Justin Holzer

        September 22, 2009 at 2:39 pm

      • There are several interesting things I have noticed in the Asp.net MVC 2 road map:

        Goal to ship along side VS 2010.
        Support for VS 2008 and VS 2010.
        Major road map items are code or project level in nature
        MVC 3 will take a dependancy on VS 2010.

        Looks to me like MVC 2 will complete the ideas started in v1, and v3 will have the opportunity to expand into new areas.
        I am not sure if the editors can parse the helpers as these are complex surfaces and have specific interface requirements. And besides, script-like parsing is something that Dreamweaver does and it is a real disater. It often grinds out even on my Core 2 Quad at work when working with .asp pages.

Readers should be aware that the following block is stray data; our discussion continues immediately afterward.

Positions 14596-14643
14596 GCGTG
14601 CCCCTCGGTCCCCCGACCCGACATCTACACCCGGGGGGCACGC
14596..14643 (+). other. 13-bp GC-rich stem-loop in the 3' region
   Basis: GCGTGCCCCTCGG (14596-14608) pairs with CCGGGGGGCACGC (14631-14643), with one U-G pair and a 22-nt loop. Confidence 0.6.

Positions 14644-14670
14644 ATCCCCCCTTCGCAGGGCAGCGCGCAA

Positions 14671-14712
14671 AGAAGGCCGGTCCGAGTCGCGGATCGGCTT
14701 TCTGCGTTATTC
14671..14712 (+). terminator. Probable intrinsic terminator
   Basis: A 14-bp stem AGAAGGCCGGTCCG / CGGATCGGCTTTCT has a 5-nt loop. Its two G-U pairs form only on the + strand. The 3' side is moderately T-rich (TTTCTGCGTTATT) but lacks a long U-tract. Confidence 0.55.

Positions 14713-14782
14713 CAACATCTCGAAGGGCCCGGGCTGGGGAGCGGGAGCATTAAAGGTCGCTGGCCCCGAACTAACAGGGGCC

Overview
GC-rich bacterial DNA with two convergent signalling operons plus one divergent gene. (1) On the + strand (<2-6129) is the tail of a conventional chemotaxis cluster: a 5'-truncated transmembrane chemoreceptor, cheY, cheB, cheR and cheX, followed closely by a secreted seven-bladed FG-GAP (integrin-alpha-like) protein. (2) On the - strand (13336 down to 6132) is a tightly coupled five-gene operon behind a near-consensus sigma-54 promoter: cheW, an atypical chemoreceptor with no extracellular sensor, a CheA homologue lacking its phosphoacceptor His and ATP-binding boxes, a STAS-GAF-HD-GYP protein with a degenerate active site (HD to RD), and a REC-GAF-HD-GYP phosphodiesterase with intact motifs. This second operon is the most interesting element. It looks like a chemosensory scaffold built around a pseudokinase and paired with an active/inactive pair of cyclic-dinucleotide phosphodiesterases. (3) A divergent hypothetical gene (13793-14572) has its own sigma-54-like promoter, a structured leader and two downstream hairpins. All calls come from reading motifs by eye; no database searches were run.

But it will be interesting to see what changes to make to the System.Web.UI namespace. I am guessing that there will be new classes and design time support to pave the way for simpler controls. But I also don’t think they will look to supplant existing code mechanisms or offend the target audience. What ever they do, I’m pretty sure it will be an option.

        Personally, the html extensions make me happy. But for the sake of adoption and dev/designer interactivy I would hate to see System.Web.UI.WebCotnrols being the only WYSIWYG game in town.

        Lynn Eriksen

        September 22, 2009 at 3:57 pm